Location, Location, Location: How the Big Easy Inspired Mur Lafferty, Kristen Painter — And Their Vampires

That's it, we're calling it. 2014 is the year of New Orleans in book publishing. There are so many sexy, spooky, spectacular NOLA-set books being put out this year, we'd be planning a trip — if we weren't already going for this year's RT Convention! Today two New Orleans-inspired authors, Mur Lafferty and Kristen Painter, share what makes the Big Easy such a ripe setting for fiction and their recent releases, Lafferty's Ghost Train to New Orleans and Painter's House of the Rising Sun.


New Orleans has a special connection with vampires — how did you tackle that particular creature in your book?

Mur Lafferty: I actually didn't, for the most part. My main vampire characters were the ones who came from New York City, and NOLA vampires were bit parts. But my vampires are pretty standard — drink blood, powerful ones can fly, they're faster than people, can mesmerize. I did cover more vampires in the travel guide sections in the book, telling some of the local history from the POVs of various monsters. 

I noticed your characters are natives, while mine are visitors. How did that affect your approach to the supernatural?

The cover of Ghost Train to New Orleans

Kristen Painter: My hero, Augustine, loves his birth city (maybe too much at times) and it definitely affects his thinking and his actions. He knows its ins and outs, its flaws and weaknesses, and this gives him a sense of ownership that eventually helps him make some very important decisions.

Does your character have a favorite spot in the city to hang out?

ML: She likes Jackson Square with the cats, and the various seers and minor gods that tell fortunes there. I actually wanted to steer clear of Bourbon Street as it's almost become a cliché. Does your character have a place in the city they definitely do NOT want to visit?

KP: Yes! For Augustine, it’s the Ursuline Convent for reasons I can’t totally reveal here. Oddly enough, it’s one of my favorites.

Why New Orleans? What drew you to set a book there?

ML: I wrote a story about a zombie travel guide (a person, not a book) in 2005 as a donation to a book sold to support the Red Cross after Hurricane Katrina. My first book based on the same general idea was about New York, but I knew I always wanted to return to NOLA with my fleshed-out world.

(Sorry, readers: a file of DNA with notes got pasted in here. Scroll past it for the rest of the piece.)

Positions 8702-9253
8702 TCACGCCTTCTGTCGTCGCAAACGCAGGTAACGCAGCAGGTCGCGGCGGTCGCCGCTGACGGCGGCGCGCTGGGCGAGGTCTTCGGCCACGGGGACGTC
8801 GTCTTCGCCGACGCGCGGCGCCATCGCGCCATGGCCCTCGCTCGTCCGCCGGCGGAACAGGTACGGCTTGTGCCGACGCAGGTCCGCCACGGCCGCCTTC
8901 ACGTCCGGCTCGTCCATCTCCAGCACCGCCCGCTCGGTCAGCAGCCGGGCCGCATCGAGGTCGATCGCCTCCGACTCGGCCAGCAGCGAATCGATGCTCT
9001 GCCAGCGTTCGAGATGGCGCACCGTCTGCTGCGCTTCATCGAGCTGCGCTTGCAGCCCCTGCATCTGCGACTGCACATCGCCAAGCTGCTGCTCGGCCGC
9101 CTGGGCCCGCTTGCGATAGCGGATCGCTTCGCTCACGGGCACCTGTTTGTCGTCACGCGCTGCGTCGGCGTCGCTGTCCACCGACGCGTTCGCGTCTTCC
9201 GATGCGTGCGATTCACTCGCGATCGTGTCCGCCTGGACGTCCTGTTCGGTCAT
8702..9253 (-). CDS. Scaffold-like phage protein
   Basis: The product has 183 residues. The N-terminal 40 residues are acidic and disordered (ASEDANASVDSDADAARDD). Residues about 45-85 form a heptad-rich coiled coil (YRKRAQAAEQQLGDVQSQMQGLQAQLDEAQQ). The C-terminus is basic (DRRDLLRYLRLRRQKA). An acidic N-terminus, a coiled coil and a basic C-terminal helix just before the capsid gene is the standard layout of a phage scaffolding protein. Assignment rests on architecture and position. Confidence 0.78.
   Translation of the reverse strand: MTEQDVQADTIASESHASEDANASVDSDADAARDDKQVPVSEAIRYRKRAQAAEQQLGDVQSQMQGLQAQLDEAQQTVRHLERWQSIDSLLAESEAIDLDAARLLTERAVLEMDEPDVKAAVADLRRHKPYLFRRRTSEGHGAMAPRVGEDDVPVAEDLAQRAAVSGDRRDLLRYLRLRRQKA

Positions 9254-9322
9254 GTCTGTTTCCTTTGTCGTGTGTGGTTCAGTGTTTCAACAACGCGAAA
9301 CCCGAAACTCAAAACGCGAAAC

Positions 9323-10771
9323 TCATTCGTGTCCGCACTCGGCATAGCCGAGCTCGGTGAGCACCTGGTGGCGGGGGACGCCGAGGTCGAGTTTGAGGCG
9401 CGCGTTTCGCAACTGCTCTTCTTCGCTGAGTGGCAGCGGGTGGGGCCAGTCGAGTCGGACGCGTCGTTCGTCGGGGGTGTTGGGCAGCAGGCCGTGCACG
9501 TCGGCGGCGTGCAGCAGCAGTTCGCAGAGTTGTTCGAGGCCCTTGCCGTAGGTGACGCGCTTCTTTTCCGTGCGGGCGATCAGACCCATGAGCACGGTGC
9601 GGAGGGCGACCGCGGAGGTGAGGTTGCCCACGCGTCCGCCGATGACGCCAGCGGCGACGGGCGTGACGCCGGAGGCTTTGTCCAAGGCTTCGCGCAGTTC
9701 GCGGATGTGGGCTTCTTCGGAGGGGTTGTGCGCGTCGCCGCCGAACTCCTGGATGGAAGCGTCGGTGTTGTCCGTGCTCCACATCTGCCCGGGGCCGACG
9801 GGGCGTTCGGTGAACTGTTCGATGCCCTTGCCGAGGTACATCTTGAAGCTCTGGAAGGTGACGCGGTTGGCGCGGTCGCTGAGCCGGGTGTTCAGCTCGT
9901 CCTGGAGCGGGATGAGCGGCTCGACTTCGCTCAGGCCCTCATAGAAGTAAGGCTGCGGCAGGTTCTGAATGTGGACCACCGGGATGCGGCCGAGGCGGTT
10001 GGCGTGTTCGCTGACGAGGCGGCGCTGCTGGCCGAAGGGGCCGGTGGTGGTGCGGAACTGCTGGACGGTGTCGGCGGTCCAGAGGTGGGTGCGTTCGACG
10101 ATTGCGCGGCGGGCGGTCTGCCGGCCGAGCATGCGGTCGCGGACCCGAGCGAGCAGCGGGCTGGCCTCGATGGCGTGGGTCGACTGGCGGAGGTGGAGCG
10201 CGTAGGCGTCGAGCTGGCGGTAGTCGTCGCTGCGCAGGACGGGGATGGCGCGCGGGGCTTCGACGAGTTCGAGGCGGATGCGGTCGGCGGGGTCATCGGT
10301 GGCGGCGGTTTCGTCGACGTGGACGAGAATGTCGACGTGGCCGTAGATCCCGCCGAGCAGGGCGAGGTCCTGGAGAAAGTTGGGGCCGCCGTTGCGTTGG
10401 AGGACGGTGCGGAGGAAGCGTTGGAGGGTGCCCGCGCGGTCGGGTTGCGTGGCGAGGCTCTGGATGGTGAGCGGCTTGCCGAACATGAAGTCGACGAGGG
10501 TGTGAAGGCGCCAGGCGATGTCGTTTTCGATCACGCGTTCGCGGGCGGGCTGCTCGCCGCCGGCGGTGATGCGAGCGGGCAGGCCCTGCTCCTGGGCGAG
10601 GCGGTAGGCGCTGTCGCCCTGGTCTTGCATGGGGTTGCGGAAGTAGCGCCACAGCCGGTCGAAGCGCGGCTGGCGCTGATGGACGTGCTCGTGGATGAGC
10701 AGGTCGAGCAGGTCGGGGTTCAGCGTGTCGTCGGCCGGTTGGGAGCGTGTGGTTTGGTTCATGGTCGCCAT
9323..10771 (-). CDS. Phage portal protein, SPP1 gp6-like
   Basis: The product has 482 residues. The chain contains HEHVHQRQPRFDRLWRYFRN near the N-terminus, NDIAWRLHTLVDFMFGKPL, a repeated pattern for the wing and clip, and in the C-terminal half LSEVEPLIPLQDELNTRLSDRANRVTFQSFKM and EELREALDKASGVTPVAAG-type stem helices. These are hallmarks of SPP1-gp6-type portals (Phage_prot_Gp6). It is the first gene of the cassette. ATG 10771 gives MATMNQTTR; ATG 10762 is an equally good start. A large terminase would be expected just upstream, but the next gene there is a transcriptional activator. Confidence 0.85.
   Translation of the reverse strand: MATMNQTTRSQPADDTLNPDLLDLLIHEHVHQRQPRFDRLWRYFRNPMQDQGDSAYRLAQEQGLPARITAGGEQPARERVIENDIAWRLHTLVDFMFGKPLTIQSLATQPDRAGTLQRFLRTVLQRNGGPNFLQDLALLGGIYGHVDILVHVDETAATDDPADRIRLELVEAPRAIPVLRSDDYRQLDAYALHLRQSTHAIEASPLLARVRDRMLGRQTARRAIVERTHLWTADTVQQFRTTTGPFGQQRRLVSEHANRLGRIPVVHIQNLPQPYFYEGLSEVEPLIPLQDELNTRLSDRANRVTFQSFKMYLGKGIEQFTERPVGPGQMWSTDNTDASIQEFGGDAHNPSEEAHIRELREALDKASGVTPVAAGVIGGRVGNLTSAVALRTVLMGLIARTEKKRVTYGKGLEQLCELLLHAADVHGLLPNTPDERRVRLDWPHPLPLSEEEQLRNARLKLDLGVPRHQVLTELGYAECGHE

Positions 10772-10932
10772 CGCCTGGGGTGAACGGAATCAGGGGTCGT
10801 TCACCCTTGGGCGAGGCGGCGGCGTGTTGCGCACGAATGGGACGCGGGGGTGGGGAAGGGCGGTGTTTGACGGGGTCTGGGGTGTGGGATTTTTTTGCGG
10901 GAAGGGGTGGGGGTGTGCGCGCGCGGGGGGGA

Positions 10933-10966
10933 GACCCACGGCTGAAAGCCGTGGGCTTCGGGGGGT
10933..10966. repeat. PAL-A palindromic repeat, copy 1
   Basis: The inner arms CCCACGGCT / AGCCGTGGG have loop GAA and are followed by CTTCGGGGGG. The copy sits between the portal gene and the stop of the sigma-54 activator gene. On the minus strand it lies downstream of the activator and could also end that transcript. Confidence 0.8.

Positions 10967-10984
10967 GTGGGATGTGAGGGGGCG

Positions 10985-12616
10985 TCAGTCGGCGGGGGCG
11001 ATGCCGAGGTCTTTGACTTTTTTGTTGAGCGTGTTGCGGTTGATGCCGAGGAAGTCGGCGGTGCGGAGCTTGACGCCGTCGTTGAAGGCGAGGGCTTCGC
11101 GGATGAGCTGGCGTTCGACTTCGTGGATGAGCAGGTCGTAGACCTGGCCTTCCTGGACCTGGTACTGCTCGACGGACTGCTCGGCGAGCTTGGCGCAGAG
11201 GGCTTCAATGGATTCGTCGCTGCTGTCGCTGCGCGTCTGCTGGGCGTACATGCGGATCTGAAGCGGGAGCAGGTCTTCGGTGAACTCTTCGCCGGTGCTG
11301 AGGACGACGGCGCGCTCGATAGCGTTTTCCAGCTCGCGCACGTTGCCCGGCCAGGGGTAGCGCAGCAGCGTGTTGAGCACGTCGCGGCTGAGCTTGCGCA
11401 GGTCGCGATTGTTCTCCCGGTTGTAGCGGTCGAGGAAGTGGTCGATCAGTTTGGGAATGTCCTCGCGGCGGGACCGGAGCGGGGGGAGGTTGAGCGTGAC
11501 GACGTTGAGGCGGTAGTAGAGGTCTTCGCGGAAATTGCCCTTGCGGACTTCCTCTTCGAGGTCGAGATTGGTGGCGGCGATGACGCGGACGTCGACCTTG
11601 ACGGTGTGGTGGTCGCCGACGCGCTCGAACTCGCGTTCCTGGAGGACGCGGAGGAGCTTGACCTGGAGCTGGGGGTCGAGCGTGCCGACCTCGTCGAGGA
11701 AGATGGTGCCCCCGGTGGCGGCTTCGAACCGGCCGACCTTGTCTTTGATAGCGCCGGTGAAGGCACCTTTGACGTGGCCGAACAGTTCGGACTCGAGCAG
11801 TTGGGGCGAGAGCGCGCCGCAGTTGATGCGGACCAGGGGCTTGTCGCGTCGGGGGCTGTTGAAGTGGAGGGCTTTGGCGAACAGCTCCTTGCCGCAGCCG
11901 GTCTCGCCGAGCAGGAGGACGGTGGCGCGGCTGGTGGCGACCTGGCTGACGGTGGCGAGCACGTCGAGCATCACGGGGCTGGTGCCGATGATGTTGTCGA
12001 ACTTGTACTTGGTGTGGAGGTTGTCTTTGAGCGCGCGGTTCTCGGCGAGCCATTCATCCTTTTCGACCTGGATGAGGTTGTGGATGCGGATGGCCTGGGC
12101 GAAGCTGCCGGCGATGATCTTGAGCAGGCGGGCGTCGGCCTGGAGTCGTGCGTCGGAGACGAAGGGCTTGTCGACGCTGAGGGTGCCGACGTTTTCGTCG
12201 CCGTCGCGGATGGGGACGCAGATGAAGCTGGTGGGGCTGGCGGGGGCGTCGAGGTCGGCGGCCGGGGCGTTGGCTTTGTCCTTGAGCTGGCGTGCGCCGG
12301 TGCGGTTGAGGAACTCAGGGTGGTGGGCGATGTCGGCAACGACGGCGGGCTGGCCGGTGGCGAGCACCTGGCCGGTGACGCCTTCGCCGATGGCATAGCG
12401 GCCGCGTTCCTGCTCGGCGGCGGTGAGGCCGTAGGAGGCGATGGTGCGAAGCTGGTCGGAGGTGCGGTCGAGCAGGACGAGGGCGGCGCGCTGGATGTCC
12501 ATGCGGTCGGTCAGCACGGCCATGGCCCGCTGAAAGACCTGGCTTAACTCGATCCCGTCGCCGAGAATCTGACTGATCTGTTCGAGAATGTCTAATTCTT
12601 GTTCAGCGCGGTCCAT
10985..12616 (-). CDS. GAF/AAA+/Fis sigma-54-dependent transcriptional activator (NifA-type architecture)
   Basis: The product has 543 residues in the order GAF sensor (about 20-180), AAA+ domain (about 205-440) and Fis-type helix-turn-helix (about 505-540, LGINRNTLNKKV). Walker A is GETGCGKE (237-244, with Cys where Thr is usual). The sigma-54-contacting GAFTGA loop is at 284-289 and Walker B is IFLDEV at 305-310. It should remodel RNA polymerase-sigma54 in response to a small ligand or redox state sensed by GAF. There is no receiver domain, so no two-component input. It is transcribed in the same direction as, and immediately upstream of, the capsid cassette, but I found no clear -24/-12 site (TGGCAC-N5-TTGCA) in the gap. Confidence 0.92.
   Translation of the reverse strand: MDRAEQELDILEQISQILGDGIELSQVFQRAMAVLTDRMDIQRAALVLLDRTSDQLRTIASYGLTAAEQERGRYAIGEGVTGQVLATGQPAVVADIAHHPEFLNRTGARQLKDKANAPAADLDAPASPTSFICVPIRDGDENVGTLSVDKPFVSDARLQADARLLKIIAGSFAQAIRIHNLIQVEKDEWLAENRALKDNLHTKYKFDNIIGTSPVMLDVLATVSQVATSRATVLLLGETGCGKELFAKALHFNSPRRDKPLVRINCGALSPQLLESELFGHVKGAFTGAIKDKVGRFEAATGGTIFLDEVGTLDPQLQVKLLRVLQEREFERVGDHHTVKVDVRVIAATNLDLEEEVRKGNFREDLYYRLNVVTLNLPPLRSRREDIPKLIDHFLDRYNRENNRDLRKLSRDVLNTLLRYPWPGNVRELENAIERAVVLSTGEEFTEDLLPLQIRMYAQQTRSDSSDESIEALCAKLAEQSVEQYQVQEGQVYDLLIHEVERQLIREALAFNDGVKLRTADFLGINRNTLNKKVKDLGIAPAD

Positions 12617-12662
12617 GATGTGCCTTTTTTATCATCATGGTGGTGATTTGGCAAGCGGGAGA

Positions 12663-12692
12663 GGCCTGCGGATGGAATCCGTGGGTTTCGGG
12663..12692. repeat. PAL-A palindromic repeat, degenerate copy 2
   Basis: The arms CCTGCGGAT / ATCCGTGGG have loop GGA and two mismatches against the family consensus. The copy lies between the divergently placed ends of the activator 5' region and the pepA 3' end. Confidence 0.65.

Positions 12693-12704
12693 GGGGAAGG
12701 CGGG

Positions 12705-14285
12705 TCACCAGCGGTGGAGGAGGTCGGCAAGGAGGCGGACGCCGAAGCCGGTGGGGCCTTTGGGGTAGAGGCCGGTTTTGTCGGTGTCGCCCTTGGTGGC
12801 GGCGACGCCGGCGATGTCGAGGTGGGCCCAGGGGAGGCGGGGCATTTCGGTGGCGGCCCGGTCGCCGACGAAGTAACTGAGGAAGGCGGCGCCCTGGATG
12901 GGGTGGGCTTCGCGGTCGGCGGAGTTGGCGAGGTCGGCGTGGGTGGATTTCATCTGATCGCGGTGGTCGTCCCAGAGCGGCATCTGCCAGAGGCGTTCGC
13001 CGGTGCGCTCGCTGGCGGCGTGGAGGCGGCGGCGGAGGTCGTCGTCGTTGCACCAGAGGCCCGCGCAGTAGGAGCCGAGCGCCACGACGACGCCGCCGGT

The cover of House of the Rising Sun

What about you?

KP: I adore the city and knew that someday, I’d write at least one book set there. As it happens, it’s a series, which gives me even more reason to write off my trips there. There is no place on earth like New Orleans and trying to capture that magic was a challenge, but one I’ve been looking forward to.

Do you think your book would have worked set in any other location?

ML: Setting features heavily in my books, the cities are characters themselves. I have many ideas for books in different cities, but the plots are specific to those cities. So no, the New Orleans plotline was unique as is the New York, and the planned plots for Orlando, San Francisco, etc. 

Even then, I think New Orleans is a unique city in itself, so I'm not sure any book that takes place there could fit into another setting. Did you find the city almost taking over your plotline?

KP: With every decision I made while writing, I’d think, where’s the best location for this to happen? There’s no way the city isn’t a character unto itself. It’s almost too full of wonderfully rich places. Setting a story there kind of spoils you because there’s so much to choose from. I kept reminding myself it didn’t all have to go into the first book.

What's the one place in New Orleans you think people should see?

ML: I knew a lot about the city, but, again, I had no idea about the cats in Jackson Square, and was fascinated by how they congregate. It was unlike anywhere I'd ever been. 

Is there a place you always go when you visit?

KP: There are a lot of places I always go when I’m there (most of them revolve around food—or shopping) but if I had to pick one place, I’d say Lafayette Cemetery No. 1. If that seems like a strange choice, well, so be it, but the place is fascinating and the surrounding neighborhood has a lot to offer. Really, no matter where you go, you’ll find something interesting. That’s New Orleans!

Well if we weren't already packing our backs for NOLA, we certainly would be now! House of the Rising Sun will be available in May while Ghost Train to New Orleans is out now. For more spooky tales be sure to visit our Everything Paranormal page.